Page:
Stock buybacks are generally considered a bullish signal on Wall Street. They return capital to shareholders, while declaring management's belief that its own cheap shares are its best return on investment. As long as profits remain consistent, share repurchases can even increase earnings per share, by dividing the same amount of earnings among a smaller pool of shares outstanding.
But don't forget -- a company isn't obligated to repurchase shares just because it announced its intention to do so. So don't use the announcement as a reason to buy by itself; rather, use it as a launching pad for additional research.
Less is more
Although the propane industry offers more seasonal stability than does natural gas, as Inergy
A new $100 million buyback authorization was also recently approved, though with the stock having bounced 50% from its low point this past spring, it's not the bargain stock it once was. Of course, it was the sale of the propane business that launched Inergy's recovery.
Growth by disposition
The propane industry is in the midst of consolidation, fueled primarily by Inergy itself, which since its founding in 1996 as a propane retailer has made nearly 100 acquisitions. In the process it became the fourth largest retail propane company in the country. Still, the top 10 propane retailers control only 40% of the market, meaning that the vast majority of the opportunity remains in the hands of independent operators. The largest propane shop, AmeriGas Partners
Inergy's sale of its retail business -- it will still keep the wholesale business along with the supply and logistics division -- doubles Suburban's size and makes it No. 3 in the industry behind Ferrellgas Partners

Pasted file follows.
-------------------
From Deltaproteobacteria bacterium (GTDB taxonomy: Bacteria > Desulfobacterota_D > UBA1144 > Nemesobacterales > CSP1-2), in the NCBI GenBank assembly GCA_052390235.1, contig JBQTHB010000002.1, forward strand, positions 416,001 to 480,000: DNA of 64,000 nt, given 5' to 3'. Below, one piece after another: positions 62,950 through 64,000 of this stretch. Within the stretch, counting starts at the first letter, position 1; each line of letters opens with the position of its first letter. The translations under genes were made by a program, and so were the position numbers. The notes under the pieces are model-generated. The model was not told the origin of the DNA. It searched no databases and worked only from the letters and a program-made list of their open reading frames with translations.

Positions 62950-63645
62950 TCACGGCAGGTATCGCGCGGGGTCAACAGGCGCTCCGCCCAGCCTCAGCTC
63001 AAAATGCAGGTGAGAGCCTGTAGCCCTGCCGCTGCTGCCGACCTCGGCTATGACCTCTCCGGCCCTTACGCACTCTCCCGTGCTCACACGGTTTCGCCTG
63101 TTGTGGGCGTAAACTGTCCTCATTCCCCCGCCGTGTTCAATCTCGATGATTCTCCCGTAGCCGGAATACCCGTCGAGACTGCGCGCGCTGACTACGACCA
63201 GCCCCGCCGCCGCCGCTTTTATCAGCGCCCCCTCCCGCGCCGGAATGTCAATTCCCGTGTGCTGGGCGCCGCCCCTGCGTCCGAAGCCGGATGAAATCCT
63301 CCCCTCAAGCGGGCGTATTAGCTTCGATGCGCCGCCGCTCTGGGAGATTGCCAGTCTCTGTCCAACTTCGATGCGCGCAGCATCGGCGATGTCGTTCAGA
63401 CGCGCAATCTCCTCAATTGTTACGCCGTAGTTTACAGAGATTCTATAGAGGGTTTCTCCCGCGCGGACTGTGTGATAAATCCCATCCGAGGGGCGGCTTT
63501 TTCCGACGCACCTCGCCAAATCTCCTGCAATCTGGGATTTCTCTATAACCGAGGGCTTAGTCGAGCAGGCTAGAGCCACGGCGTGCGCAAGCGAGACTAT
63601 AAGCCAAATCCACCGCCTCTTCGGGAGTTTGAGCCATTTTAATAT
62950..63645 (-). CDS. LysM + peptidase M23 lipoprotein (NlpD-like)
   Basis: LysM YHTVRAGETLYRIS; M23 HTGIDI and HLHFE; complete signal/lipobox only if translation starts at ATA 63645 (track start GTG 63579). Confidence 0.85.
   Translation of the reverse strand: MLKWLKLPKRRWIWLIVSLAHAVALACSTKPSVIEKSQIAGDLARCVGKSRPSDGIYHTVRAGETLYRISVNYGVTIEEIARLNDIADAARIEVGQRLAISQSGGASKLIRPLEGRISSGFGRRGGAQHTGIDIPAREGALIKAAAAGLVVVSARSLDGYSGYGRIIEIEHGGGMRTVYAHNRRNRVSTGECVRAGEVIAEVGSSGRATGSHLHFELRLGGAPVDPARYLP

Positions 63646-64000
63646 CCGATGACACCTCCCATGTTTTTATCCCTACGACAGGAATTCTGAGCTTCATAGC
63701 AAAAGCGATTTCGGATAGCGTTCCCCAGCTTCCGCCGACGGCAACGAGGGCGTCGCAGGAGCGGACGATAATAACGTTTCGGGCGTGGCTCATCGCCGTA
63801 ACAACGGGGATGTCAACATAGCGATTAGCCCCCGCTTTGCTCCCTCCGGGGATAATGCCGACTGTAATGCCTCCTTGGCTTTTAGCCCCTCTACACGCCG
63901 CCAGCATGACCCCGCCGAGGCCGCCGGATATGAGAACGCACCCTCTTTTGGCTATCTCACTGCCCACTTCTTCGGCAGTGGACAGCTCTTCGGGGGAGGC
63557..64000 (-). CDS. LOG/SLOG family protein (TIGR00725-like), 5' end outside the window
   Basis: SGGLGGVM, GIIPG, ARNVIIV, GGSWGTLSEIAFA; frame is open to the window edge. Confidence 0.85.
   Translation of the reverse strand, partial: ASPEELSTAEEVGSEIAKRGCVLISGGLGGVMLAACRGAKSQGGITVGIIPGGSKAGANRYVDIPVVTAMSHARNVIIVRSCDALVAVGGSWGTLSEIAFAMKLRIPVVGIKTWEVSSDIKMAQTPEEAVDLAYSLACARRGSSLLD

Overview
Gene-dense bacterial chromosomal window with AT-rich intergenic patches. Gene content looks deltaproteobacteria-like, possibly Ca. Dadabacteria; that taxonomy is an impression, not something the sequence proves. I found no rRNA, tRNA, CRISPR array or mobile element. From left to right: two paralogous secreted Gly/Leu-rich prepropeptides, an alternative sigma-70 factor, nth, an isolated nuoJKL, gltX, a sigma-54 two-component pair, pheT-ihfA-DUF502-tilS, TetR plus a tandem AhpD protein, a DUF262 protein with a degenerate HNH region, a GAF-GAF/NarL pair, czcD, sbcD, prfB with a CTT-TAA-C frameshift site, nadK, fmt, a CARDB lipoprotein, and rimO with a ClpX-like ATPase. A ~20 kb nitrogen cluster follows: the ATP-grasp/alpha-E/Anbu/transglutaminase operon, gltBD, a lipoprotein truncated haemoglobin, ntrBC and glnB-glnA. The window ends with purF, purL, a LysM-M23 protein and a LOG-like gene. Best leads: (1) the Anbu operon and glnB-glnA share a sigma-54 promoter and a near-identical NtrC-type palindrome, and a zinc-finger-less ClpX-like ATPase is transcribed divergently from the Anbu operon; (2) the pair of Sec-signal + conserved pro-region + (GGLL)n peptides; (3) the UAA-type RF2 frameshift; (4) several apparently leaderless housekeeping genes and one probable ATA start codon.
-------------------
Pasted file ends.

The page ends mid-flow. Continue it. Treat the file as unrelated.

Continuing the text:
For its part, Inergy now becomes more of a holding company in natural gas since it spun out its midstream storage assets into Inergy Midstream last December in a disappointing IPO hampered by an industry reeling from an inventory glut. Inergy owns a 75% interest in Midstream and is entitled to 50% of all of its distributions above the initial quarterly distribution of $0.37 per unit.
A thing of beauty?
Inergy released third-quarter results recently, reporting that its losses shrunk to $21.8 million from $35.5 million a year ago, hurt in part by lower retail propane sales due to the warm weather we've experienced. Midstream gross profits, on the other hand, jumped 27% to $57 million, which at least seemingly validates its decision to exit the propane business.
I've likened midstream operators to toll takers. They don't necessarily care what price oil or gas is trading at since the fuel still has to be transported and stored. While a steep recession may reduce demand for refined products, leading to decreased throughput, the drillers still need to service their fields. They're taking a hit now because the glut reduces their profits, but later on, when prices recover, they'll be selling cheap gas at higher levels.
Of course the risk to Inergy now is that it's going head-to-head with larger, better-financed competitors like Energy Transfer Partners
In the eyes of the beholder
As I noted before, Inergy's shares have recovered most of the losses they experienced earlier this year, but with a new, more focused outlook on natural gas, Wall Street is anticipating 34% compounded annual growth in earnings over the next two years, suggesting they believe its turnaround will succeed.
Earlier this year I rated the midstream operator to underperform the market, even with the planned sale of its assets, noting at the time that its payout ratio has been well in excess of 100%, meaning it was a dividend at risk. I'm still of a mind that a wait-and-see approach is necessary, so I'm not willing to close out my (so far losing) rating just yet. But tell me in the comments box below whether you think Inergy is now a different company that will be able to manage its fortunes better.
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